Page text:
Viewed 3280 Times Published:2010-9-1 Factors Affecting Concrete Strength

Factors Affecting Concrete Strength

There are many relevant factors; some of the more important follow:
Concrete porosity: voids in concrete can be filled with air or with water. Air voids are an obvious and easily-visible example of pores in concrete. Broadly speaking, the more porous the concrete, the weaker it will be. Probably the most important source of porosity in concrete is the ratio of water to cement in the mix, known as the 'water to cement' ratio. This parameter is so important it will be discussed separately below.

Water/cement ratio: this is defined as the mass of water divided by the mass of cement in a mix. For example, a concrete mix containing 400 kg cement and 240 litres (=240 kg) of water will have a water/cement ratio of 240/400=0.6. The water/cement ratio may be abbreviated to 'w/c ratio' or just 'w/c'. In mixes where the w/c is greater than approximately 0.4, all the cement can, in theory, react with water to form cement hydration products. At higher w/c ratios it follows that the space occupied by the additional water above w/c=0.4 will remain as pore space filled with water, or with air if the concrete dries out.

Consequently, as the w/c ratio increases, the porosity of the cement paste in the concrete also increases. As the porosity increases, the compressive strength of the concrete will decrease.

Soundness of aggregate: it will be obvious that if the aggregate in concrete is weak, the concrete will also be weak. Rocks with low intrinsic strength, such as chalk, are clearly unsuitable for use as aggregate.

Aggregate-paste bond: the integrity of the bond between the paste and the aggregate is critical. If there is no bond, the aggregate effectively represents a void; as discussed above, voids are a source of weakness in concrete.

Cement-related parameters: many parameters relating to the composition of the individual cement minerals and their proportions in the cement can affect the rate of strength growth and the final strength achieved. These include:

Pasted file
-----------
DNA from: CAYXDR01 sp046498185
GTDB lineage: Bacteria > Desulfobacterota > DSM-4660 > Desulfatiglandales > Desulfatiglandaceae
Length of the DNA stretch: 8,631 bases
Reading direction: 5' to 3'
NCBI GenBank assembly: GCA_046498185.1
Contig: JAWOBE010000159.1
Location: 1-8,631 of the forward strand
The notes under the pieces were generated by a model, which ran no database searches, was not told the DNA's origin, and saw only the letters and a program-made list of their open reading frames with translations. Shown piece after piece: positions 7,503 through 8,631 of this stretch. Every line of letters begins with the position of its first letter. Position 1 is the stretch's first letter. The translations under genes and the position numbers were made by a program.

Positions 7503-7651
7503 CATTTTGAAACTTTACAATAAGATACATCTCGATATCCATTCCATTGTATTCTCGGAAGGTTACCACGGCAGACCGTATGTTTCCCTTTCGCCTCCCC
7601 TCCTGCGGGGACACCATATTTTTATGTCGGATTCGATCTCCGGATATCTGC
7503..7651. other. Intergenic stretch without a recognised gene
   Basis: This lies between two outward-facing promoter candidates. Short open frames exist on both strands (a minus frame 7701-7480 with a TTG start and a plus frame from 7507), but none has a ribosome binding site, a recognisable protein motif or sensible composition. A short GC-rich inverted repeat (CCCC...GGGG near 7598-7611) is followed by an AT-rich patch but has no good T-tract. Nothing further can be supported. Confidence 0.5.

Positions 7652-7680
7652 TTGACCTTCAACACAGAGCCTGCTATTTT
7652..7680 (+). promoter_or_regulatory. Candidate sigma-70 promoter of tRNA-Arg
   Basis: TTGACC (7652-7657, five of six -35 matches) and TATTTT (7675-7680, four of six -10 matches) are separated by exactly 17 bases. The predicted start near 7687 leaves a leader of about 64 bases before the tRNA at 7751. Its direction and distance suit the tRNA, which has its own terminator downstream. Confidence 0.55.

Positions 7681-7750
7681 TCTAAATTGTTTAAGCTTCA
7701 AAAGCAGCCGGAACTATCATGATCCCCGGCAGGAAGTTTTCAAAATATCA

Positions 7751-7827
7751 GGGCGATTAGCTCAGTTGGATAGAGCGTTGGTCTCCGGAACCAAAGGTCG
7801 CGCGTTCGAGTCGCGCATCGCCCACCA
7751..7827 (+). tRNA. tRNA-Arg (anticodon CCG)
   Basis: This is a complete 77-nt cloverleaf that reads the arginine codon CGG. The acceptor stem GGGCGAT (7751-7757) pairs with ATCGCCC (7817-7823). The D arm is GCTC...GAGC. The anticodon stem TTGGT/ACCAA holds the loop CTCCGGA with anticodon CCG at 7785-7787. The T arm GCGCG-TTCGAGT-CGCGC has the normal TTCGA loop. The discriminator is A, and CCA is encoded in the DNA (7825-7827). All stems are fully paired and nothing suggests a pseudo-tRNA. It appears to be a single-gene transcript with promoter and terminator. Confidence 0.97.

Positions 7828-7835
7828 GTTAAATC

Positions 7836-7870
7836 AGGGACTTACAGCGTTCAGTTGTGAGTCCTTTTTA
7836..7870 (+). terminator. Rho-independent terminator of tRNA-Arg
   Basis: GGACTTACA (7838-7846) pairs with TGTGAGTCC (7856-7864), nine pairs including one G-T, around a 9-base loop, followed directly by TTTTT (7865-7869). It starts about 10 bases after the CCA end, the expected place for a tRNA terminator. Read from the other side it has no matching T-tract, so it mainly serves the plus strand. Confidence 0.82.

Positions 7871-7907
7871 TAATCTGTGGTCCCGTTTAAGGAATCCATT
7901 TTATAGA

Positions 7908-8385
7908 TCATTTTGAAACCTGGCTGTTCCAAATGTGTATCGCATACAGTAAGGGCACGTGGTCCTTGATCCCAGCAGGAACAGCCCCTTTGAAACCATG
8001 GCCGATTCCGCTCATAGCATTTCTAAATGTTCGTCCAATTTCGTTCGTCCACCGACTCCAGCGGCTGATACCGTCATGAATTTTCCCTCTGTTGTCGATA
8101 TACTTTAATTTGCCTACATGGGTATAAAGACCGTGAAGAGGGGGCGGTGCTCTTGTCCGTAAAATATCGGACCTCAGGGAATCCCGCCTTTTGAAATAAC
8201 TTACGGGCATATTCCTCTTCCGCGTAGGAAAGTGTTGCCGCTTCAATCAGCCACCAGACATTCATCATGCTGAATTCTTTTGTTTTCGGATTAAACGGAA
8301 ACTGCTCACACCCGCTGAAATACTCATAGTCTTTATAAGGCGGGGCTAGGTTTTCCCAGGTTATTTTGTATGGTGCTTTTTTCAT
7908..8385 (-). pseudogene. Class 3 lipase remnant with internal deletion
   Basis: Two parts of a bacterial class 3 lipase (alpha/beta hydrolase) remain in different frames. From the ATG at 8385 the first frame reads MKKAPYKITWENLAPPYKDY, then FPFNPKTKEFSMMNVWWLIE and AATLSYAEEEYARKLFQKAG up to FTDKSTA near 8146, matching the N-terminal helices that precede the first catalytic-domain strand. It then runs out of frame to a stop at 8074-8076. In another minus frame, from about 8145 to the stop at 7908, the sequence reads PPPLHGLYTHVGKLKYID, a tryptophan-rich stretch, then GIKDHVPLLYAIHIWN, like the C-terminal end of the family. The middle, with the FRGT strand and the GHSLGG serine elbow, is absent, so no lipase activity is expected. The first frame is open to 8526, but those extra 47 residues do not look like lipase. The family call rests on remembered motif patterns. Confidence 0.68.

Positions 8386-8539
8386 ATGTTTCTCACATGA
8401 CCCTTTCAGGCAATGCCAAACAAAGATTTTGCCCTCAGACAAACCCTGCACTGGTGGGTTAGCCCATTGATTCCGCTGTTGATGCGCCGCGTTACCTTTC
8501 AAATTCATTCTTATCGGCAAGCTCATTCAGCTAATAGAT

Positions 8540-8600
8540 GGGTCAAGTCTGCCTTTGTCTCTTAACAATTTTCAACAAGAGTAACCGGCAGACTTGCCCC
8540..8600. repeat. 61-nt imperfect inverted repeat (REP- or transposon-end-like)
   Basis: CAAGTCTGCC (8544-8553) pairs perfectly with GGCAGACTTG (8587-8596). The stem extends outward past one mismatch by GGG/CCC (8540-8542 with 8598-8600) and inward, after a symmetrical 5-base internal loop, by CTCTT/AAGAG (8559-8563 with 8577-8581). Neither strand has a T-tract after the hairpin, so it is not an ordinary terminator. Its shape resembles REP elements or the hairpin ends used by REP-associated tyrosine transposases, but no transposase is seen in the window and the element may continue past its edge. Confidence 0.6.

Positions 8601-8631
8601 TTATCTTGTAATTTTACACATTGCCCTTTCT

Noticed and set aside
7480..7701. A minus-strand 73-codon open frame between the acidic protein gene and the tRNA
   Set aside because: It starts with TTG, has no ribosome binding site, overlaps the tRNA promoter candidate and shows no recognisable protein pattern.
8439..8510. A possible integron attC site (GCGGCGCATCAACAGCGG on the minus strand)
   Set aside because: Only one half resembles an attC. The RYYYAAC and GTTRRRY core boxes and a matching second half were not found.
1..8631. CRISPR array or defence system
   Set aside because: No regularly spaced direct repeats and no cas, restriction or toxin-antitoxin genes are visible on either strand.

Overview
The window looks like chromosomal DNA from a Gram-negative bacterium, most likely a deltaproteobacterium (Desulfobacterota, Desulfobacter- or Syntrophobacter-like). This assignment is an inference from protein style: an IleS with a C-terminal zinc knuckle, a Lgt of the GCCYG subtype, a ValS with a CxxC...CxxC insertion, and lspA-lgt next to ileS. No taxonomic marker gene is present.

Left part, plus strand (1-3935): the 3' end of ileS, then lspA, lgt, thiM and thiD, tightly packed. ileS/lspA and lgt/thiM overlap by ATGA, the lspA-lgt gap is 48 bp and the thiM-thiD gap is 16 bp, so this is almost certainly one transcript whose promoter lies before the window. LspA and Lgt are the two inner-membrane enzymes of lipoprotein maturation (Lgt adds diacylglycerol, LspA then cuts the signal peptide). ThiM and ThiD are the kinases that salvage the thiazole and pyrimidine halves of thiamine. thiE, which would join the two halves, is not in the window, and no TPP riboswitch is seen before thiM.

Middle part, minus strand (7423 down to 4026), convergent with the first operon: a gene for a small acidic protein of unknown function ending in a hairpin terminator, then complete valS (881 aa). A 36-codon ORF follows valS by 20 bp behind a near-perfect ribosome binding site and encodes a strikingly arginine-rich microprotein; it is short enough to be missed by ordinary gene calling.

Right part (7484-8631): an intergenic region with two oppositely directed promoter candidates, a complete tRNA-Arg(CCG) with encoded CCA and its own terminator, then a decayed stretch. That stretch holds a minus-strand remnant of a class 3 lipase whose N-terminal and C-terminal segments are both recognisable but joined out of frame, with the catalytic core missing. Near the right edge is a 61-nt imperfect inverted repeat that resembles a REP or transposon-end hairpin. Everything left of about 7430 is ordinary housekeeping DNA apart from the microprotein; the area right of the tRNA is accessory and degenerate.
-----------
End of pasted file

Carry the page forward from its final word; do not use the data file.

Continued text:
alite content

alite and belite reactivity

cement sulfate content

Since alite is the most reactive cement mineral that contributes significantly to concrete strength, more alite should give better early strengths ('early' in this context means up to about 7 days). However, this statement needs to be heavily qualified as much depends on burning conditions in the kiln. It is possible that lighter burning of a particular clinker could result in higher early strength due the formation of more reactive alite, even if there is a little less of it. Not all alite is created equal!

For a particular cement, there will be what is called an 'optimum sulfate content,' or 'optimum gypsum content.' Sulfate in cement, both the clinker sulfate and added gypsum, retards the hydration of the aluminate phase. If there is insufficient sulfate, a flash set may occur; conversely, too much sulfate can cause false-setting.

A balance is therefore required between the ability of the main clinker minerals, particularly the aluminate phase, to react with sulfates in the early stages after mixing and the ability of the cement to supply the sulfate. The optimum sulfate content will be affected by many factors, including aluminate content, aluminate crystal size, aluminate reactivity, solubilities of the different sources of sulfate, sulfate particle sizes and whether admixtures are used.

If this were not already complicated enough, the amount of sulfate necessary to optimize one property, strength for example, may not be the same as that required to optimize other properties such as drying shrinkage. Concrete and mortar may also have different optimum sulfate contents.

This fascinating area is discussed further under ' cement-related concrete strength variability .'

In addition to the compositional parameters considered above, physical parameters are also important, particularly cement surface area and particle size distribution.

The fineness to which the cement is ground will evidently affect the rate at which the cement hydrates; grinding the cement more finely will result in a faster reaction. Fineness is often expressed in terms of total particle surface area, eg: 400 square metres per kilogram. However, of as much, if not more, importance is the particle size distribution of the cement; relying simply on surface area measurements can be misleading. Some minerals, gypsum for example, can grind preferentially producing a cement with a high surface area. Such a cement may contain very finely-ground gypsum but also relatively coarse clinker particles resulting in slower hydration